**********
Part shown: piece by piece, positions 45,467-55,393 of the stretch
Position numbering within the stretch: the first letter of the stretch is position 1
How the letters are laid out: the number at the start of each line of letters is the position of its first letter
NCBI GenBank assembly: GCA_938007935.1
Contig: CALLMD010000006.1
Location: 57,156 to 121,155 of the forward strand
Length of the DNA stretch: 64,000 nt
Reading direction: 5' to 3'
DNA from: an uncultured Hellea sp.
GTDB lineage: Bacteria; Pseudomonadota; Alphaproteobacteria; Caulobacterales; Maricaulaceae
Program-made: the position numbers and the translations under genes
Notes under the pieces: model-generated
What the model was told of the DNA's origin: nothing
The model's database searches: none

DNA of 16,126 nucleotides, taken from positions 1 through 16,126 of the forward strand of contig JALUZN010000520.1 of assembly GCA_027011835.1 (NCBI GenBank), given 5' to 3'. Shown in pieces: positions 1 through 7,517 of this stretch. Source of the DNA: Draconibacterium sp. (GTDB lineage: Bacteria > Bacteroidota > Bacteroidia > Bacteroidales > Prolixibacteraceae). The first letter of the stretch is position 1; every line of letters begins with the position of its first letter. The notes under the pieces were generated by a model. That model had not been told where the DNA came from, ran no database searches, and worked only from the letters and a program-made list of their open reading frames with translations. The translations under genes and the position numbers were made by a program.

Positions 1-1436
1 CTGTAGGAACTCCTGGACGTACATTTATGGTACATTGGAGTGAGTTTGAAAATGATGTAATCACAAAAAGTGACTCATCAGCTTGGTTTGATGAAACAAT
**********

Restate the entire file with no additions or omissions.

Part shown: piece by piece, positions 45,467-55,393 of the stretch
Position numbering within the stretch: the first letter of the stretch is position 1
How the letters are laid out: the number at the start of each line of letters is the position of its first letter
NCBI GenBank assembly: GCA_938007935.1
Contig: CALLMD010000006.1
Location: 57,156 to 121,155 of the forward strand
Length of the DNA stretch: 64,000 nt
Reading direction: 5' to 3'
DNA from: an uncultured Hellea sp.
GTDB lineage: Bacteria; Pseudomonadota; Alphaproteobacteria; Caulobacterales; Maricaulaceae
Program-made: the position numbers and the translations under genes
Notes under the pieces: model-generated
What the model was told of the DNA's origin: nothing
The model's database searches: none

DNA of 16,126 nucleotides, taken from positions 1 through 16,126 of the forward strand of contig JALUZN010000520.1 of assembly GCA_027011835.1 (NCBI GenBank), given 5' to 3'. Shown in pieces: positions 1 through 7,517 of this stretch. Source of the DNA: Draconibacterium sp. (GTDB lineage: Bacteria > Bacteroidota > Bacteroidia > Bacteroidales > Prolixibacteraceae). The first letter of the stretch is position 1; every line of letters begins with the position of its first letter. The notes under the pieces were generated by a model. That model had not been told where the DNA came from, ran no database searches, and worked only from the letters and a program-made list of their open reading frames with translations. The translations under genes and the position numbers were made by a program.

Positions 1-1436
1 CTGTAGGAACTCCTGGACGTACATTTATGGTACATTGGAGTGAGTTTGAAAATGATGTAATCACAAAAAGTGACTCATCAGCTTGGTTTGATGAAACAAT